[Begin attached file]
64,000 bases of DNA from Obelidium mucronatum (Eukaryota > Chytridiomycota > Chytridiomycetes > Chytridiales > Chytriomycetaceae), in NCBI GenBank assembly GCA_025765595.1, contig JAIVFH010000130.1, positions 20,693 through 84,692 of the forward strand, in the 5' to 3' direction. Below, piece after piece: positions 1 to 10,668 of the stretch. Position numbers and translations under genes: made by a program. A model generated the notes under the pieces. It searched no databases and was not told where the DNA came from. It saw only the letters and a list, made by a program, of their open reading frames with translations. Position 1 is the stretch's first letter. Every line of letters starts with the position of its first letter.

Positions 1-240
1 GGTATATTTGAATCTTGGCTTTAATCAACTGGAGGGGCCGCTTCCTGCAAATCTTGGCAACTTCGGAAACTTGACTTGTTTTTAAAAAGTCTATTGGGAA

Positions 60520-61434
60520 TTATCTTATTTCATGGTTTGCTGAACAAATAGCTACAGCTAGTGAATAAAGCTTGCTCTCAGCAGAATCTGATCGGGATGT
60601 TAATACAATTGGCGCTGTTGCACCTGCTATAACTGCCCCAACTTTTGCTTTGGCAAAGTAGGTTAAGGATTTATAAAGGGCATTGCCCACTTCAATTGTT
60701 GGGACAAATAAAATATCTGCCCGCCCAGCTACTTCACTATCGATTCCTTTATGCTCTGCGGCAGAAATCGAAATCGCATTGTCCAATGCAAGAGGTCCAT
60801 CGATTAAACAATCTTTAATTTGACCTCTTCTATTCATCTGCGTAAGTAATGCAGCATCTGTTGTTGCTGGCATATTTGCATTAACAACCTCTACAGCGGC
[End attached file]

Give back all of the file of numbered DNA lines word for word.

64,000 bases of DNA from Obelidium mucronatum (Eukaryota > Chytridiomycota > Chytridiomycetes > Chytridiales > Chytriomycetaceae), in NCBI GenBank assembly GCA_025765595.1, contig JAIVFH010000130.1, positions 20,693 through 84,692 of the forward strand, in the 5' to 3' direction. Below, piece after piece: positions 1 to 10,668 of the stretch. Position numbers and translations under genes: made by a program. A model generated the notes under the pieces. It searched no databases and was not told where the DNA came from. It saw only the letters and a list, made by a program, of their open reading frames with translations. Position 1 is the stretch's first letter. Every line of letters starts with the position of its first letter.

Positions 1-240
1 GGTATATTTGAATCTTGGCTTTAATCAACTGGAGGGGCCGCTTCCTGCAAATCTTGGCAACTTCGGAAACTTGACTTGTTTTTAAAAAGTCTATTGGGAA

Positions 60520-61434
60520 TTATCTTATTTCATGGTTTGCTGAACAAATAGCTACAGCTAGTGAATAAAGCTTGCTCTCAGCAGAATCTGATCGGGATGT
60601 TAATACAATTGGCGCTGTTGCACCTGCTATAACTGCCCCAACTTTTGCTTTGGCAAAGTAGGTTAAGGATTTATAAAGGGCATTGCCCACTTCAATTGTT
60701 GGGACAAATAAAATATCTGCCCGCCCAGCTACTTCACTATCGATTCCTTTATGCTCTGCGGCAGAAATCGAAATCGCATTGTCCAATGCAAGAGGTCCAT
60801 CGATTAAACAATCTTTAATTTGACCTCTTCTATTCATCTGCGTAAGTAATGCAGCATCTGTTGTTGCTGGCATATTTGCATTAACAACCTCTACAGCGGC